Loans are available in amounts up to $500,000 for terms of 7, 10, or 12 
years. Since 2000, more than 33,000 FSFLs have been disbursed totaling 
$1.8 billion. On average, about 2,100 new FSFLs are made each year, 
with about 16,000 loans currently outstanding. The default rate for the 
FSFL Program is extremely low, less than 0.1 percent.
    Having on-farm storage helps producers to sell their crop at a time 
when the market is favorable for them, rather than being forced to sell 
immediately after harvest or pay for commercial storage. Producers can 
use on-farm storage to store livestock feed grown on-farm, rather than 
buying feed. On-farm storage allows producers to better serve their 
customers that buy commodities throughout the year, such as bioenergy 
facilities.
    All FSFLs require security. The collateral securing an FSFL is 
typically the storage facility or equipment itself. The FSFL 
regulations in 7 CFR 1436.8, ``Security for Loan,'' currently require 
certain levels of security depending on if the loan amount is less than 
or equal to $50,000 or greater than $50,000. Loans greater than $50,000 
or where the borrower has multiple outstanding FSFLs that total over 
$50,000 require additional security. The additional security can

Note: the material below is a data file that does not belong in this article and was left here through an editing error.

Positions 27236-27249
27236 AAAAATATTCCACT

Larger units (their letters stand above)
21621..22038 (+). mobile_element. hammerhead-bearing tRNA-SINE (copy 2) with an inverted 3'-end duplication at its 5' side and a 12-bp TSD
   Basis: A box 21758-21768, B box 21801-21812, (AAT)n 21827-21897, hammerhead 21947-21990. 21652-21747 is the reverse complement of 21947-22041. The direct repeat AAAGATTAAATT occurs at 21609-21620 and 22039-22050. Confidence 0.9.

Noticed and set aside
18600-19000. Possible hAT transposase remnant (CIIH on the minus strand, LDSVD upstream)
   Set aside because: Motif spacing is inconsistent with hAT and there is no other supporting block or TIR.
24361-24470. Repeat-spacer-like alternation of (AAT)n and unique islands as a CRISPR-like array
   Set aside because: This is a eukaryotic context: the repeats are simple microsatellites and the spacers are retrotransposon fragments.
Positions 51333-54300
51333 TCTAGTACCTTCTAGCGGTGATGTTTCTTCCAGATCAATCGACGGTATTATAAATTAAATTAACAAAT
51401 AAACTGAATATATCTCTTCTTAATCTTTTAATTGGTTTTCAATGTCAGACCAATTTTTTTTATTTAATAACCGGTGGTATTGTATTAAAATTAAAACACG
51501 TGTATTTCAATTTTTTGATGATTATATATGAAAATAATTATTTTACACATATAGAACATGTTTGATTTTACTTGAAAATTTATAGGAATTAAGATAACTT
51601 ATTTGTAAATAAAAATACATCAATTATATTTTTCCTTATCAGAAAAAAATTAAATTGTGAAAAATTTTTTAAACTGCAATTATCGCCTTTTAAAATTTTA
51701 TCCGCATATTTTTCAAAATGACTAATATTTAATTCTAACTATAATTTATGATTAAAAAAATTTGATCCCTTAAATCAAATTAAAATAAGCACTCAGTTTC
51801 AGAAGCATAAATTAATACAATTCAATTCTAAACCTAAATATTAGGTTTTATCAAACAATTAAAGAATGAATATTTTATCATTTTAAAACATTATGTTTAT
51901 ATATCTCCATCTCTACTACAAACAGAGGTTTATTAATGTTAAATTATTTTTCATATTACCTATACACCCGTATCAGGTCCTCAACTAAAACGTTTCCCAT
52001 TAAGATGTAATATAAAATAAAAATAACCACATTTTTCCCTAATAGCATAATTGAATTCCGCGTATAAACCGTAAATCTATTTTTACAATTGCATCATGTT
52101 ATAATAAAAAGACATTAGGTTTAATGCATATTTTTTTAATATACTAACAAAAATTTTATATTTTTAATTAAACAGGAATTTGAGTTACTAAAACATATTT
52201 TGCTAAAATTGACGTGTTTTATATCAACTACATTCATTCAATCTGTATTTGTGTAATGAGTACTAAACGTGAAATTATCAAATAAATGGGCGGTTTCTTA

include an irrevocable letter of credit or a lien on real estate where 
the facility is located, as well as a severance agreement for any 
existing liens on the real estate parcel on which the storage facility 
is located. Livestock, machinery, vehicles, and other equipment cannot 
be used as security for FSFL. This rule raises the threshold, from 
$50,000 or less to $100,000 for which additional security is required, 
which should make the loan process easier and less expensive for 
borrowers of loans under $100,000. Loan applicants, not FSA, pay loan 
closing costs, so reducing the security requirements for certain loan 
amounts will eliminate the cost to applicants for obtaining letters of 
credit, severance agreements, appraisals, and similar documents. This 
will benefit producers who take out new FSFLs up to $100,000, including 
some producers who may not have real estate to offer as security.

Security for Loan

    This rule amends 7 CFR 1436.8, ``Security for Loan,'' in three 
ways. First, additional security will only be required for loans in 
excess of $100,000, when the total aggregate outstanding FSFLs by the 
borrower will exceed $100,000. The Deputy Administrator for Farm 
Programs or a State Committee may at any time lower the dollar 
threshold for which additional security is required for all FSFLs in 
the respective State, if such security is needed to properly secure